|In Gord we trust: Igesund|
We all knew silky-tongued Steve Komphela could talk the talk. Sadly, we now know he doesn’t quite walk the walk.
The Free State Stars miracle-worker had every opportunity to revolutionise the Bafana Bafana squad bequeathed him by the unlamented Pitso Mosimane after the disappointing 1-1 draw against Ethiopia at the Bafokeng Sports Palace nine days ago.
Instead, he barely tinkered with his starting line-up as the caretaker could only muster another desperately disappointing 1-1 draw against Botswana in the tiny University Stadium in Gaborone last Saturday.
I watched what I could of the match while preparing to go on air at SuperSport’s EuroZone garden in Randburg, and believe me Steve, you don’t want to know what Bradley Carnell, John Barnes, Ruud Krol and Thomas Mlambo had to say when I relayed the score to them. On hearing the final result, the old warhorse Terry Paine simply shrugged: “A draw with Botswana? It’s a disgrace.”
In Neal & Pray last Tuesday, like many other pundits, I offered alternatives to Komphela, a man I like and admire. Up front, I suggested Santos top-scorer Eleazar Rodgers or the recently-bereaved Thulani Serero, now strutting his stuff with Ajax Amsterdam. Instead, Komphela stuck with the alleged killer Katlego Mphela – fair enough, he struck against Ethiopia – and PSL top-scorer Siyabonga Nomvethe from Moroka Swallows, utterly ineffective a week before.
At the back, he refused to budge on the selection of non-playing Tottenham centre-half Bongani Khumalo while Bloemfontein Celtic’s impressive Mulomowandau “Tower” Mathoho was left with the cushion on the bench once more.
And in midfield, there was the mystery man from Golden Arrows, Thanduyise Khuboni, still starting ahead of Sweden’s player of the season May Mahlangu and Orlando Pirates dynamo Andile Jali.
Sure, Komphela dropped wounded Kaizer Chiefs midfielder Reneilwe 'Yeye' Letsholonyane for Buccaneer title-winner Oupa Manyisa and, just like Pitso against Ethiopia, he put on Sundowns match-changer Teko Modise for the struggling Amakhosi favourite Siphiwe Tshabalala after 68 minutes. Oh, and Tokelo Rantie took the 34-year-old Nomvethe’s place on the hour.
But essentially this was simply a rehash of Pitso’s mistakes. The team remained leaderless (I suggested bringing in Benni McCarthy, if only to issue threats from the bench) and toothless (only Morgan Gould’s head really threatened the Zebras).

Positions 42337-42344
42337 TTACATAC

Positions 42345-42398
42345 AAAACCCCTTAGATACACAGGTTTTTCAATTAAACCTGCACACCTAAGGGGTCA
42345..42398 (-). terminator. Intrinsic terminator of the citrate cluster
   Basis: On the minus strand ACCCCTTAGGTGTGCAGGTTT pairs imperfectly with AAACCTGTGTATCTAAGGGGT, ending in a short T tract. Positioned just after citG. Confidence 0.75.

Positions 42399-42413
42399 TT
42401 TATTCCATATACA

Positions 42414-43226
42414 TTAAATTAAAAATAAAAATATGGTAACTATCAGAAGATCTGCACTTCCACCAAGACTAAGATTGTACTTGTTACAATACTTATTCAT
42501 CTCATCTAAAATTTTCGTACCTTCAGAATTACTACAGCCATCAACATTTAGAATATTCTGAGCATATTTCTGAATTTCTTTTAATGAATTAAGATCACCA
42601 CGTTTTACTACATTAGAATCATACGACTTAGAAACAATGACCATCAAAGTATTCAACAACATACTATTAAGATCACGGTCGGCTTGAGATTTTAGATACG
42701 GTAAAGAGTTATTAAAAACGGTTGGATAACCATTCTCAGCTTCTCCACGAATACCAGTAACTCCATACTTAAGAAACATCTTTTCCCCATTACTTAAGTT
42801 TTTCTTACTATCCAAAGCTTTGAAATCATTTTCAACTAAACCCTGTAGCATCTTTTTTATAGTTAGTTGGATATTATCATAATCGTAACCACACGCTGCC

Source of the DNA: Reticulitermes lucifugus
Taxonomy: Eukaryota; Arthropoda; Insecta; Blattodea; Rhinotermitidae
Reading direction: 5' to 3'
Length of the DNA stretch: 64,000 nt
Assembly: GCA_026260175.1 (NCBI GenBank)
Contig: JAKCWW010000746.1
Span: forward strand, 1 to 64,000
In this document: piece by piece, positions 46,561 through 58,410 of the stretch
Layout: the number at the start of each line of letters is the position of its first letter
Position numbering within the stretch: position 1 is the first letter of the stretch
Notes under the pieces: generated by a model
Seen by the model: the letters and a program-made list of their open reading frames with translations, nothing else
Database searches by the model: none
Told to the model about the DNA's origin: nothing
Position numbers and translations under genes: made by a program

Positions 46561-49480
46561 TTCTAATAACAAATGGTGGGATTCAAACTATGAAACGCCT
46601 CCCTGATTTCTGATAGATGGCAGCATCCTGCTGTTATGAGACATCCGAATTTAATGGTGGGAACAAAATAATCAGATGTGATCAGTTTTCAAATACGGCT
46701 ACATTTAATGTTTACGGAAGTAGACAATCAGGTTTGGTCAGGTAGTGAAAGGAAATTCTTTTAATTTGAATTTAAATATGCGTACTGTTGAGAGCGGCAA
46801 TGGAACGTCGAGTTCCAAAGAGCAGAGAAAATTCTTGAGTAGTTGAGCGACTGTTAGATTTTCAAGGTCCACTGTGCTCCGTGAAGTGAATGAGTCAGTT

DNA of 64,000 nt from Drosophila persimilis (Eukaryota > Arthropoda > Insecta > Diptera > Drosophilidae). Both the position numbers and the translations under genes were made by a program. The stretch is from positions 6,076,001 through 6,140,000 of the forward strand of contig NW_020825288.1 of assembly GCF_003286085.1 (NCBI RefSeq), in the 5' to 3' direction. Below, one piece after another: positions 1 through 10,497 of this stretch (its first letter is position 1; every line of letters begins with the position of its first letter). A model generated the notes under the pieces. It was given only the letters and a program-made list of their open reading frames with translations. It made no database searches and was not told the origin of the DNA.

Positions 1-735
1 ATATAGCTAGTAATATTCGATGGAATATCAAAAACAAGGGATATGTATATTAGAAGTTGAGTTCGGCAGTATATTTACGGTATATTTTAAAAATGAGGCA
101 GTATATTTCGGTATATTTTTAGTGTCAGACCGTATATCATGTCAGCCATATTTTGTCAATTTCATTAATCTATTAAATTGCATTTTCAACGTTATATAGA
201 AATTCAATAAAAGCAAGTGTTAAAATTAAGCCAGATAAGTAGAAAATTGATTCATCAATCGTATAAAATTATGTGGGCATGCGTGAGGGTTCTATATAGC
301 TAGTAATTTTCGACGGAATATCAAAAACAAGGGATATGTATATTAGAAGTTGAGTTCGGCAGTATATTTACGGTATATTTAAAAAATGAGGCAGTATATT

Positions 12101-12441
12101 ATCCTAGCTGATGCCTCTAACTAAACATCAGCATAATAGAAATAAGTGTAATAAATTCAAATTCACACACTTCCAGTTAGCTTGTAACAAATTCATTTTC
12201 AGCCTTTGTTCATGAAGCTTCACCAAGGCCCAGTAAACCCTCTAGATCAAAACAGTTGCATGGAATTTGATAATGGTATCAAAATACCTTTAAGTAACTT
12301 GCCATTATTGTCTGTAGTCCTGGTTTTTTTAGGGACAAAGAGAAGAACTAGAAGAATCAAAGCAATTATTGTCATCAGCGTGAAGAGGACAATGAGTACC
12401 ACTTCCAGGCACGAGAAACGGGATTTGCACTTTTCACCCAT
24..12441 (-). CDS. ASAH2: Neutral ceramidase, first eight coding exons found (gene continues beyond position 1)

And for those reasons, former Kroonstad schoolmaster Komphela, you can no longer expect to get the Bafana job permanently, no matter what happens in the friendly against Gabon at Mbombela on Friday. What exactly happened to the brave, new Bafana? Does the deadweight Brazilian Jario Leal still tell you who to pick? As I said on eNew yesterday morning, please tell me that ain’t so, Steve.
We had the normal Komphela platitudes afterwards: “We're not pleased,” “We are not happy,” and “The nation deserves better.”
But with Ethiopia beating the Central African Republic 2-0 to go top of the group, there can be no more mistakes. South Africa haven’t won a football game since November last year. Of the five names on the SAFA short-list, we know Gordon Igesund, the 55-year-old who has won the PSL title with FOUR different clubs, can change that after all that he has achieved over two decades in domestic football.
Having lost faith in Komphela, I can hardly turn to Neil Tovey, the 1996 Afcon-winning captain now managing Thanda Royal Zulu in the second division. Gavin Hunt could do the trick and said last week “I couldn’t turn down the Bafana job”, but he would surely fall out with SAFA’s bungling power mongers within a matter of seconds.
Shakes Mashaba, statistically the best international coach on the short-list after his run of 19 matches, 12 wins, five draws and two losses came to an acrimonious end in 2004, has suddenly emerged as the people’s choice after a rash of calls to Robert Marawa’s Metro Radio show last Thursday.
And yes, he has all that it takes, despite failing to qualify for the London Olympics this year with the Under23 squad.
But now is the time for decisive action from SAFA. As their vice-president Danny Jordaan, the force behind the 2010 World Cup, said this morning: “We have dropped four points. It’s disappointing. If we lose the next game at home to the Central African Republic next year, we can say goodbye to Brazil.”
So say hello to Gordon Igesund. Moroka Swallows fans know it makes sense after his miraculous turnaround at Dobsonville last season. If anyone can get Steve Pienaar and his over-paid squad to fly, it’s Igesund.
This first appeared as my Neal & Pray column in www.thenewage.com on June 12. Since then, Igesund has topped a kickoff.com poll asking who should lead Bafana permanently: of the 3000 votes cast, there were 1,920 for Igesund (63.6%) with SuperSport's Gavin Hunt second on 334, caretaker Steve Komphela and Under 23 boss Shakes Mashaba tied on 328 in third. Thanda Royal Zulu's Neil Tovey, the 1996 AFCON-winning captain was a distant 5th with 3.5%.
Neal Collins is a South African football analyst who spent 25 years on Fleet Street. You can catch him on eNews every Monday morning a 8.15am and on SuperSport3’s EuroZone on Saturdays at 4pm. You can also follow him on www.twitter.com/nealcol orwww.nealcollins.co.uk. I'm on eTV Sunrise at 7.30am tomorrow, eNews at 8.15am talking Euro2012.